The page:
Image Source: Hulu
PS: Could you name one favourite thing about the new four sizes of Barbie that you really loved specifically, whether it's not having the thigh gap, or maybe the hair textures?
KC: It's challenging. I mean, we talked about the thigh gap in the film, and I would say it's an important part of the discussion in our contemporary society. To me, really the favourite thing is the variety. I do love the fact that we have a new hair texture, and if I had to maybe pick two things that I love the most, I would say it's that we have a curvy doll on the line and that we have hair texture and skin tones that are more representative of people in the world. It's a very broad range. Even down to facial features on the dolls. There are dolls who have facial features that are more representative of black women, and that's important to us.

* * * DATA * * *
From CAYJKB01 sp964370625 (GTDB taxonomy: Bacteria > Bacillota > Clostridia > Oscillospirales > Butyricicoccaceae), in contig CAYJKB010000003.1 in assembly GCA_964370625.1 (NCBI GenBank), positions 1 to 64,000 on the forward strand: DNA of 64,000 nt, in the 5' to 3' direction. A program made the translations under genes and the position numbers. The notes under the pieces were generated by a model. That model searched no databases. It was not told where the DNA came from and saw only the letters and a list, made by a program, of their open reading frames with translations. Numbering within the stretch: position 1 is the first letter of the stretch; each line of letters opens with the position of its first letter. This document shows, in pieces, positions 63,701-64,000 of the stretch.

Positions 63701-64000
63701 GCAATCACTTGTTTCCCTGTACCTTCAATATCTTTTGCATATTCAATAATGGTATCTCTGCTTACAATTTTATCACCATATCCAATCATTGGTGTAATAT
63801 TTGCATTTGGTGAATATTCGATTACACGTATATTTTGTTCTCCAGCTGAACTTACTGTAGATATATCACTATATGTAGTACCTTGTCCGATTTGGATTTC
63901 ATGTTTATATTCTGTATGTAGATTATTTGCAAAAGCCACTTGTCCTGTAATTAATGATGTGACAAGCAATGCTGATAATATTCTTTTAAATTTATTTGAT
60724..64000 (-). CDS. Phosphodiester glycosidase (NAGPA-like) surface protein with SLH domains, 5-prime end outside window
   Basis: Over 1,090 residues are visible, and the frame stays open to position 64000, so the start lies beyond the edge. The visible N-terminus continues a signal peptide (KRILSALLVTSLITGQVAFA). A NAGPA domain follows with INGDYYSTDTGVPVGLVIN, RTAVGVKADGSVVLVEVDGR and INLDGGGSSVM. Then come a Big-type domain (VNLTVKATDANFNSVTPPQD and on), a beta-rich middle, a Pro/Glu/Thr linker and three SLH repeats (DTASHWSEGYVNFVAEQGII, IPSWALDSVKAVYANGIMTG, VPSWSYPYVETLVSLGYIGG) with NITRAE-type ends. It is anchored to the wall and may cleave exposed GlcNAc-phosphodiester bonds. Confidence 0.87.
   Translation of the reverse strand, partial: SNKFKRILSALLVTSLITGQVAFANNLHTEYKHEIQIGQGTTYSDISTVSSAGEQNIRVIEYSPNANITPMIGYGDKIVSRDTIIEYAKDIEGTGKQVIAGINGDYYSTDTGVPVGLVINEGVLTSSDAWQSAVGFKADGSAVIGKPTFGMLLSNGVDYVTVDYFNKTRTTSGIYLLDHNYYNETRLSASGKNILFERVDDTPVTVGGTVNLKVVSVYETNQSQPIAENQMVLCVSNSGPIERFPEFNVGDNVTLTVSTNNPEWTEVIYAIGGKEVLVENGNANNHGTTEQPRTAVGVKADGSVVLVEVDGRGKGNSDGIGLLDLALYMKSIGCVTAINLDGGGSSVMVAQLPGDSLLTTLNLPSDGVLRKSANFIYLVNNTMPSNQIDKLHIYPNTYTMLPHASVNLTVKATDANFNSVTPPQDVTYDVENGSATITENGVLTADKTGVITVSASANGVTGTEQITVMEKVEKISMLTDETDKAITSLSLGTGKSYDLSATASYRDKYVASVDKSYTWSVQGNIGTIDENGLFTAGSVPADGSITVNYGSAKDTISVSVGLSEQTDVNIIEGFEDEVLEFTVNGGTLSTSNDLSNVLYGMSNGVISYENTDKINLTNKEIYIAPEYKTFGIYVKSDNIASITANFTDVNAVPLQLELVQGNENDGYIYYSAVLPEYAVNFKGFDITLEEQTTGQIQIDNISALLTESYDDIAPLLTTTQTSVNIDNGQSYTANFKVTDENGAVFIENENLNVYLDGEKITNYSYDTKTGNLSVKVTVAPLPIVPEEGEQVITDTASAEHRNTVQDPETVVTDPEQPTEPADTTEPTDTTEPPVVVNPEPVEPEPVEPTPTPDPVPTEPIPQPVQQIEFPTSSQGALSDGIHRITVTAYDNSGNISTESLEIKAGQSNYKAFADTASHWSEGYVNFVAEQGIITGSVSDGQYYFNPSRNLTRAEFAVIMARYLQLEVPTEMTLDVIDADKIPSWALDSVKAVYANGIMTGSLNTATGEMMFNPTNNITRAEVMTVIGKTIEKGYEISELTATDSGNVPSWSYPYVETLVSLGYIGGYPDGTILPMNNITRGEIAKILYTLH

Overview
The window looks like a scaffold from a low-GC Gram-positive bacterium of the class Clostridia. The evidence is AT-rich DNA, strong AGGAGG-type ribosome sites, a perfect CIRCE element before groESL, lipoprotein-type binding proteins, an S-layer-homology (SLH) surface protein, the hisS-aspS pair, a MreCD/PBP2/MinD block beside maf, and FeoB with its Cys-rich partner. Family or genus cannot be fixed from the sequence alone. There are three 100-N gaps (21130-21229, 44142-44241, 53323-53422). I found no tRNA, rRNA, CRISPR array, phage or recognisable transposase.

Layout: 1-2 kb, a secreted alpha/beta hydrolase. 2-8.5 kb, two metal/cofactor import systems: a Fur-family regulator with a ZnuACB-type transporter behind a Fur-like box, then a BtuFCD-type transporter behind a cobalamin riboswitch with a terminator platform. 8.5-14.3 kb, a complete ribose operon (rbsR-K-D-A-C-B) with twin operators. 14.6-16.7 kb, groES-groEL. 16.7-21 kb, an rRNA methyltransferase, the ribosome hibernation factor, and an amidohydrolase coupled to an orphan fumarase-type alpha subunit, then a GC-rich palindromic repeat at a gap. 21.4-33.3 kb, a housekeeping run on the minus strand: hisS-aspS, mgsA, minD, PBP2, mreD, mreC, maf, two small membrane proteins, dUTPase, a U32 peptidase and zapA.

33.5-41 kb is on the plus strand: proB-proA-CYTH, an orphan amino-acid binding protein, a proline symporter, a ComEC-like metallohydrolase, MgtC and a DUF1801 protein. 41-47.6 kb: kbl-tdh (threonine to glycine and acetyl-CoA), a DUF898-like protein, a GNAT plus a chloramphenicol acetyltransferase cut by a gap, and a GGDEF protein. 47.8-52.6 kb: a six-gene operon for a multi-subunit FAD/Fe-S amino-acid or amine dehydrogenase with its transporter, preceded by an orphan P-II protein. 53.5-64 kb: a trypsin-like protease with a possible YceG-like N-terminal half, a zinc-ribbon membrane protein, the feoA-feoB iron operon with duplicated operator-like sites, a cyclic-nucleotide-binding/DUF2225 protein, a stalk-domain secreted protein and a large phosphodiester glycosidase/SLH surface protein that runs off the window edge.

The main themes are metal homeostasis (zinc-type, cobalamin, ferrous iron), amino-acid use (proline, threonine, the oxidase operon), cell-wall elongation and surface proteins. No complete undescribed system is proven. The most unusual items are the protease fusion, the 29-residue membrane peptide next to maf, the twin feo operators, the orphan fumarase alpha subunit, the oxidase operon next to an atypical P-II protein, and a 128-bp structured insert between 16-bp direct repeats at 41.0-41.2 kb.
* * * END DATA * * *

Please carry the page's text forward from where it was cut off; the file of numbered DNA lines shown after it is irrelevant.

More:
PS: Were there any experiences in your own life that really led to championing those efforts of making more skin tones and hair textures?
KC: Yeah, I allude to it, as you saw in the film, a little bit. I, like a lot of us, grew up with my own body image issues. And I have experiences in my life, and parts of who I am, that have meant that I have direct experience with what it feels like to not be represented or seen in a lot of the images and conversations in our world. I think if you asked the majority of the people across our brand, whether that's on marketing, or PR, or design, or anywhere, a lot of people have those same stories. But uniquely, as a designer, that becomes the lens that you use when you're creating, and that develops a real-world experience that shapes your level of empathy for what it feels like to not be represented. And so I think that inspired a lot of us, and I know it inspired myself, to want to advocate for some of the changes that we have made to the products.